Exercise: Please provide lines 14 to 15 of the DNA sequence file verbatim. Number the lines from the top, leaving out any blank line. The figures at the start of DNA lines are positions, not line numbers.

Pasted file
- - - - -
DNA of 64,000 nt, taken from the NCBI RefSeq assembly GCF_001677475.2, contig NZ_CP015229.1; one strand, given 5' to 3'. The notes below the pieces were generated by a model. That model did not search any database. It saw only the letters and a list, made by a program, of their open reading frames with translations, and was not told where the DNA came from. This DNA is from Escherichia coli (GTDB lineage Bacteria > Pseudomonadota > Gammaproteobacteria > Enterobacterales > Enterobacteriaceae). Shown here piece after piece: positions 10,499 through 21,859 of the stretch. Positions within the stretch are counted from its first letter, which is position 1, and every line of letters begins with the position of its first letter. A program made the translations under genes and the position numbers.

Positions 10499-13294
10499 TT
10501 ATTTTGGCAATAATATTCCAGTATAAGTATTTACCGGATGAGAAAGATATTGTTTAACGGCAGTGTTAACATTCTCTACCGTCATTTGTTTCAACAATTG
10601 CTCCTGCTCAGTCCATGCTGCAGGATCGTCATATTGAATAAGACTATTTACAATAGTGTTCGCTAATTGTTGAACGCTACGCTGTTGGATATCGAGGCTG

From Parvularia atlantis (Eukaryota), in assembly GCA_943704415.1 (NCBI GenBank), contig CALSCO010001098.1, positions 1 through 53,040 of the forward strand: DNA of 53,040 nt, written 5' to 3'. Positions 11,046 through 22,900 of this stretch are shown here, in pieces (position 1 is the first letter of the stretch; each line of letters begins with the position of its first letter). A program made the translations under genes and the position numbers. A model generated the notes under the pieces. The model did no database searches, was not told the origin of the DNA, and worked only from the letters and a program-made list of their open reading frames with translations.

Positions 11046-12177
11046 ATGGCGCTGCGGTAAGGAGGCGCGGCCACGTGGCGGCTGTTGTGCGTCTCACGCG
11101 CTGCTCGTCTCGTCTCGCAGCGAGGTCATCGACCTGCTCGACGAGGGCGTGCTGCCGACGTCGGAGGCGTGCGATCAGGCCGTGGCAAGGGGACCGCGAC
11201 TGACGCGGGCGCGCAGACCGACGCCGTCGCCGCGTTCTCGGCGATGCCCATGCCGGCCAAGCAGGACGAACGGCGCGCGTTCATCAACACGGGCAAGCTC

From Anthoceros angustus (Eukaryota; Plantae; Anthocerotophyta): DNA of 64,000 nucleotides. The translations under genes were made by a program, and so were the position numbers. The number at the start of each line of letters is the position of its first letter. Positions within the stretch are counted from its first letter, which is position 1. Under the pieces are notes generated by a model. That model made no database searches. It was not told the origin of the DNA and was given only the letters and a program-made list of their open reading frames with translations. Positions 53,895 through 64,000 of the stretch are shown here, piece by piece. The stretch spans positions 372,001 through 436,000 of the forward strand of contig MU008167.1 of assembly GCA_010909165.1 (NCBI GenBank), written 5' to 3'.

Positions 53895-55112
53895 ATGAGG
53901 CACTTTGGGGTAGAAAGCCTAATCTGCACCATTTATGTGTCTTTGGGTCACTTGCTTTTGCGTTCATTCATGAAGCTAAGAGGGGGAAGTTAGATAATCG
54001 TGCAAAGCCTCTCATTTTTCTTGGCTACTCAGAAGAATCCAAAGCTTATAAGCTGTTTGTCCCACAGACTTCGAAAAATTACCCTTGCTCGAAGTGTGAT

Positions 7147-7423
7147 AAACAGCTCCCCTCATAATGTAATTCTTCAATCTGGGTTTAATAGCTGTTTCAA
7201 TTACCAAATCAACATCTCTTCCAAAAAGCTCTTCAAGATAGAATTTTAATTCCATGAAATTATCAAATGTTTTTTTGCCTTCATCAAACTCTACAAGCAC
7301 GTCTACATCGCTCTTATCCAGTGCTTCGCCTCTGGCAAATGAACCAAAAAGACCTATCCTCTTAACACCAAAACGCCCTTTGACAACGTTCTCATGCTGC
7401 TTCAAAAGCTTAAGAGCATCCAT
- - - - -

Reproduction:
53901 CACTTTGGGGTAGAAAGCCTAATCTGCACCATTTATGTGTCTTTGGGTCACTTGCTTTTGCGTTCATTCATGAAGCTAAGAGGGGGAAGTTAGATAATCG
54001 TGCAAAGCCTCTCATTTTTCTTGGCTACTCAGAAGAATCCAAAGCTTATAAGCTGTTTGTCCCACAGACTTCGAAAAATTACCCTTGCTCGAAGTGTGAT